First we have an excerpt from ‘The Jewel and Her Lapidary’ by Fran Wilde. In the Jewelled Valley, Jewel Lin wakes to find herself bound, a prisoner in her own palace. Her father, the King, has been betrayed! Fortunately Sima, her Lapidary, is also there and Lin will need her help if she is to save the Valley. The excerpt was too short to be of any use.

Jason Sanford’s story ‘Blood Grains Speak Through Memories’ introduces us to a future world where the grains live in everything and protect the environment following past disasters inflicted on it by mankind. The grains achieve this through the Anchors, people whom they can make very powerful but manipulate through the memories of their predecessors. Whilst the Anchors live in permanent locations, the rest of humanity, day-fellows as they are known, can never stay long anywhere and must continually move on; if they outstay their welcome or harm the land in any way the grains will stir the local Anchors into terrible, fatal action. Frere-Jones Roeder is such an Anchor but she hates the grains, the way they care nothing for the day-fellows and force the Anchors into terrible acts, but especially for the way they treated her own family.

‘Sooner or Later Everything Falls Into The Sea’, by Sarah Pinsker, tells of a time when society and the cities have collapsed. Gabby Robbins was ‘lucky’ to have been working on a cruise ship when the collapse happened but later, through a drunken accident, finds herself cast adrift in a lifeboat. Bay lives alone in a simple, almost bare, cottage on the cliffs, many miles from what is left of the nearest city, and lives by scavenging whatever she can find: fish in the rock pools, odds of flotsam, and so on. She finds the unconscious Gabby washed up on the shore and takes her back to the cottage. Bay has learnt to survive alone in the harsh conditions and at first hardly cares about her ‘guest’ but slowly she warms just a touch to Gabby; after all, there is nowhere else for Gabby to go.

Through the memories of its Guardian and the tales of its Guide, Bonnie Jo Stufflebeam tells us of the ‘The Orangery’. A long time ago, the god Apollo took a vacation amongst humans and decided to stay. He had a way with women but invariably caused them pain, a pain which he assuaged by offering them draft of syrup, a syrup which turned them into trees. Over the years there are more and more trees until one night Apollo breaks through the wall of the Orangery looking for the one which had been Daphne, intent on restoring her to womanhood. Instead the Guardian takes him to the tree which had been Dryope and things do not go as he had planned.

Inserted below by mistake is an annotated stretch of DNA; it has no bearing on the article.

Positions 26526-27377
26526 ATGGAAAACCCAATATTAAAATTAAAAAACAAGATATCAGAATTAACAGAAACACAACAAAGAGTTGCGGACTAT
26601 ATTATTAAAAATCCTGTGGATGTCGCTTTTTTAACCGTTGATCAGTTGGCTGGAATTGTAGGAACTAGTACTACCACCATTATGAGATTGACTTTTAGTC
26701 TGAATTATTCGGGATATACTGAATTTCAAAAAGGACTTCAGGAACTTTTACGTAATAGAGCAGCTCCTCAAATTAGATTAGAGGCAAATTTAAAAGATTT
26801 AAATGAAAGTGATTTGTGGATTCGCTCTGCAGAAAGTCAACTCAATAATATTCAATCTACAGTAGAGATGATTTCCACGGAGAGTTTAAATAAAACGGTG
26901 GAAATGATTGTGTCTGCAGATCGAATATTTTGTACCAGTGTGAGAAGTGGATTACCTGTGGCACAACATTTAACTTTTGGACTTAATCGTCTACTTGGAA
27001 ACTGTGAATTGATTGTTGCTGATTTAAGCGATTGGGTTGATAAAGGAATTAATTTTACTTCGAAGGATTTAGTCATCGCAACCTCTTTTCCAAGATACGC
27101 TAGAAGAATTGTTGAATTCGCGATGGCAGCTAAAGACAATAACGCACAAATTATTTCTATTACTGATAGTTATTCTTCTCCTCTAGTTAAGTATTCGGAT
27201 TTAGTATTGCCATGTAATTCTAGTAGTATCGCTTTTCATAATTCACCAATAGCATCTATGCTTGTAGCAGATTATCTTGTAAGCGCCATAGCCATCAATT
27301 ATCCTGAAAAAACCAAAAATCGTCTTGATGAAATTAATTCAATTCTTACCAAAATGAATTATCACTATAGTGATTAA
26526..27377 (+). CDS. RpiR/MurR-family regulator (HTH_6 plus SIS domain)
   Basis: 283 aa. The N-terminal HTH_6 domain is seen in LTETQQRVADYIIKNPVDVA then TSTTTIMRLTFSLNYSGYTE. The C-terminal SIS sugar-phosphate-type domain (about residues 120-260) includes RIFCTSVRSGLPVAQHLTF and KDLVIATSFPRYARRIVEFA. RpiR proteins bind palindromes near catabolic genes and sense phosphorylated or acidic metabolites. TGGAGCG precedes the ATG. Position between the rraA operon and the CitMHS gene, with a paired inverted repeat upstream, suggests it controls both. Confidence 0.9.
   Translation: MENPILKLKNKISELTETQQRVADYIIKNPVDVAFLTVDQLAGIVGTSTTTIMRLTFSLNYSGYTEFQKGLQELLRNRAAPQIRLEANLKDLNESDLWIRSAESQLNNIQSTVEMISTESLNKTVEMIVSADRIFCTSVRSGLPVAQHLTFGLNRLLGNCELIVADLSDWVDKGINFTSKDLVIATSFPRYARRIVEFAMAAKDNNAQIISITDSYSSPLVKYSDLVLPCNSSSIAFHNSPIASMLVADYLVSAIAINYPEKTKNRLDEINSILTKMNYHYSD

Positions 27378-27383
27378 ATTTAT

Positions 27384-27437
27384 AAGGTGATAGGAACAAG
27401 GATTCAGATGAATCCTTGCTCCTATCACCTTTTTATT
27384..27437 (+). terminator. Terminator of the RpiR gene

The award for Best Novelette went to ‘The Long Fall Up’ by William Ledbetter. Veronica Perez announces to the world that she is on an illegal space flight and, what is more, she has become pregnant in Zero G and intends to give birth whilst still in flight. Everyone knows that this will result in a badly malformed child - or will the child, as she claims, be perfectly normal? Is the Jinshan Corporation lying about the malformations in order to control the population? Jager Jin’s spaceship is on routine duty, ready to ward off stray asteroids, when he receives the call to intercept her flight and destroy it. As his mission proceeds he comes to suspect that all is not as it seems. What should he do? What can he do?

Seanan McGuire won the award for Best Novella with Every Heart A Doorway (which was also a Hugo winner. We have an excerpt, presumably the first chapter, and it tells how Nancy arrives at Eleanor West’s Home for Wayward Children. In this instance ‘wayward’ means the ability to visit other worlds, of the sort that normal society could never acknowledge. Whilst it looks interesting, it is too short to see what sort of story it is and where it might go.

The award for Best Novel went to All the Birds in the Sky by Charlie Jane Anders (and which was also short-listed for a Hugo). Although we only get an excerpt, again presumably the first chapter, it is almost a short story in itself and sets the scene nicely for what looks like an interesting novel. We are introduced to 6-year old Patricia as she discovers she can converse with birds and animals.

As already mentioned, the Andre Norton award for Young Adult Science Fiction and Fantasy went to Arabella of Mars by David D. Levine and we are granted an excerpt: the prologue and first chapter. We learn a little of Arabella’s childhood on the family’s plantation on Mars and subsequent forced return to Earth at her mother’s insistence - she needs to grow up to be a proper lady, not a tomboy! Then a letter arrives from Mars - her father, who had remained on their plantation, has died. The excerpt is too short to see where the story might go from there but it looks promising.

For those interested in statistics, about two thirds of these stories were written by women and about two thirds are fantasy as against science fiction; furthermore, there is strong correlation between gender and category. Make of that what you will; personally as long as the story is imaginative and good I enjoy both - and I do not mind who writes it.

Generally I enjoyed the stories, some especially so, though I thought a few tried too hard to create an air of ‘differentness’ and that, at least in part, obscured the meaning of the story. Some years I find I enjoy all the stories in the Showcase, other years I feel that some of the stories were more for other writers than for readers; this year was somewhat of the latter.

Peter Tyers